Andrea Mitchell and Others to Explore Independent Media and Rule of Law June 7
Press Release · Thursday, May 24, 2018
On Thursday, June 7, at 7 p.m., the National Archives presents a special program on Independent Media and the Rule of Law. A panel of experts will explore the inextricable link between the rule of law and the media, and the nexus between a robust rule of law and a robust independent media.
The event will be held in the William G. McGowan Theater of the National Archives Museum in Washington, D.C. and live streamed on YouTube. Attendees should use the Special Events entrance on Constitution Avenue at 7th Street, NW. This public program is free to the public, but reservations are recommended and can be made online.
Moderated by Homer Moyer, Founder and Chair of CEELI Institute, panelists include: Andrea Mitchell, Chief Foreign Affairs Correspondent for NBC News; Jennifer Rubin, journalist and author of The Washington Post blog Right Turn; and Lee Levine, Senior Counsel at Ballard Spahr.
This program is the second in a six-part series of live events titled “Preserving a Free Society: A Series of Bipartisan Discussions on the Rule of Law—Its Critical Importance to Free Societies and How Best to Sustain and Defend It.” Some programs in the series will take place at the Woodrow Wilson International Center for Scholars. Presented in partnership with the International Bar Association, with generous support from the IBA Foundation.
The National Archives Museum in Washington, DC, is Metro accessible on the Yellow and Green lines, Archives/Navy Memorial station. For upcoming programs, visit the Calendar of Events online: www.archives.gov/calendar.
Andrea Mitchell is the Chief Foreign Affairs Correspondent for NBC News, a position she has held since November 1994. She reports on evolving foreign policy issues in the United States and abroad for all NBC News broadcasts, as well as CNBC and MSNBC.
Jennifer Rubin writes the Right Turn blog for The Washington Post, offering reported opinion from a center-right perspective. She covers a range of domestic and foreign policy issues and provides insight into the conservative movement, the Republican Party and threats to Western democracies. Rubin, who is also an MSNBC contributor, came to The Post after three years with Commentary magazine.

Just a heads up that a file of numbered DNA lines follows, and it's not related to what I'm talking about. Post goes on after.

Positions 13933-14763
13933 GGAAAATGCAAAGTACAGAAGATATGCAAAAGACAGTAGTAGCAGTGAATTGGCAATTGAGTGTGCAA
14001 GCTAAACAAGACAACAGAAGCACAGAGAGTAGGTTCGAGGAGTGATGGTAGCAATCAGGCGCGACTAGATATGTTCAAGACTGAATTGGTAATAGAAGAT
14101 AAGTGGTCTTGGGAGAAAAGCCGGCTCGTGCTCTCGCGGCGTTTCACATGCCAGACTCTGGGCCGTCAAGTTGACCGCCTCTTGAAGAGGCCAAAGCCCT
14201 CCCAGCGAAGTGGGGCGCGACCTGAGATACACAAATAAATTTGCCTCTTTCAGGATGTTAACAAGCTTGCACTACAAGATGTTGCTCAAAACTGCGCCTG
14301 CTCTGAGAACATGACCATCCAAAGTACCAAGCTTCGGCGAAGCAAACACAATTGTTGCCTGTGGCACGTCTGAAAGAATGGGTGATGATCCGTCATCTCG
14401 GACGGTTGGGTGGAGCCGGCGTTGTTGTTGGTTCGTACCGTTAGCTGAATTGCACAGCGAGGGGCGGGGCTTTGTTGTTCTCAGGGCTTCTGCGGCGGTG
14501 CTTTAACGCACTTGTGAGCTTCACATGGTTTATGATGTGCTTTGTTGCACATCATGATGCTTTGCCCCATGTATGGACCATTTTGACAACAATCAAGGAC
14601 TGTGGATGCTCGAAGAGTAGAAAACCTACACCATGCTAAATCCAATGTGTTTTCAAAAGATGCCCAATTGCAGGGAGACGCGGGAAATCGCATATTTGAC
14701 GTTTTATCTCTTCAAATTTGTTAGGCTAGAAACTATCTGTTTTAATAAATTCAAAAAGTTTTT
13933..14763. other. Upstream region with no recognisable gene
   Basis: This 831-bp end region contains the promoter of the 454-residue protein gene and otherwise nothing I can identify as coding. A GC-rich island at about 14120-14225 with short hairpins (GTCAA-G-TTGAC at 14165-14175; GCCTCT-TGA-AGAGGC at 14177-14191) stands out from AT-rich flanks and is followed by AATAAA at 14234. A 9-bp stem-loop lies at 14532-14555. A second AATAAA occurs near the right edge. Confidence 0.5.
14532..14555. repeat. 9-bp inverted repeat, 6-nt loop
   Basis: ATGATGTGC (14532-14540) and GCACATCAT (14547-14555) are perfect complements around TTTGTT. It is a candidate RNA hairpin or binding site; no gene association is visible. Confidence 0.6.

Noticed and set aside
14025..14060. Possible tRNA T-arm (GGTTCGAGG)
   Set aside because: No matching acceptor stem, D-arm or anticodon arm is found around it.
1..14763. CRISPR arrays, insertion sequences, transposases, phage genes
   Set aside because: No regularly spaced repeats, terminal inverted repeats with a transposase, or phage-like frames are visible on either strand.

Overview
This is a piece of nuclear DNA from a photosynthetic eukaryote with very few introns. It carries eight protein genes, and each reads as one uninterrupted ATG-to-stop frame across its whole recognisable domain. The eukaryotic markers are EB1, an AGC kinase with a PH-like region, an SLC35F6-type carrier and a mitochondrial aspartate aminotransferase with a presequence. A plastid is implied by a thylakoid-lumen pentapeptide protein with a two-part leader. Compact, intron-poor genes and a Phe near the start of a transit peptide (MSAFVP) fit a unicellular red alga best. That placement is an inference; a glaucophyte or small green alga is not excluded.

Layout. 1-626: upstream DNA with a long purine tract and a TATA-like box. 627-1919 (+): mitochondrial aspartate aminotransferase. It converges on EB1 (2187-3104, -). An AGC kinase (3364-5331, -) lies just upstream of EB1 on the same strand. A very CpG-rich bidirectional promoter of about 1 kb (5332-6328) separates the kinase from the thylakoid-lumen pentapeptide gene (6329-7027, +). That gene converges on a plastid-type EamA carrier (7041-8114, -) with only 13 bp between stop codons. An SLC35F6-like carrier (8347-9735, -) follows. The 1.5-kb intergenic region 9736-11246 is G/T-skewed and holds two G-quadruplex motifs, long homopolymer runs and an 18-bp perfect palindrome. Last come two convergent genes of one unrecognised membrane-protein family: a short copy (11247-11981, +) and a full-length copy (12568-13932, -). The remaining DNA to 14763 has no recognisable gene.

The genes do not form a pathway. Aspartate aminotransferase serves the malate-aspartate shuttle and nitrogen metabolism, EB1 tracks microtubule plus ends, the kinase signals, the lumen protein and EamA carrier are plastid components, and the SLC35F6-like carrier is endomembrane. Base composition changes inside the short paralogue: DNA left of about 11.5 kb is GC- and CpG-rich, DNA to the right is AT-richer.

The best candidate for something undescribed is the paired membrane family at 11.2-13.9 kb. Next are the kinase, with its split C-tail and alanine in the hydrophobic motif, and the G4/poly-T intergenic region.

Lee Levine has represented media clients in libel, invasion of privacy, reporter’s privilege, access, copyright, and related First Amendment cases for more than 35 years. In the U.S. Supreme Court, he has argued for the media defendants in Harte-Hanks Communications, Inc. v. Connaughton and Bartnicki v. Vopper. Lee also has litigated in the courts of more than 20 states and the District of Columbia.
Homer Moyer has been recognized as a premier lawyer in multiple international legal fields. He has served in government as a political appointee of both political parties and has developed and guided pro bono projects that have been hailed for their global impact. He founded the CEELI Institute, a post-graduate lawyer and judicial training institution in Prague, is president of Friends of the CEELI Institute, and has served on the board of the American Bar Association's Rule of Law Initiative since its inception.
The International Bar Association (IBA), established in 1947, is the world's leading international organisation of legal practitioners, bar associations and law societies. The IBA influences the development of international law reform and shapes the future of the legal profession.
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For press information contact the National Archives Public and Media Communications Staff via email at firstname.lastname@example.org.
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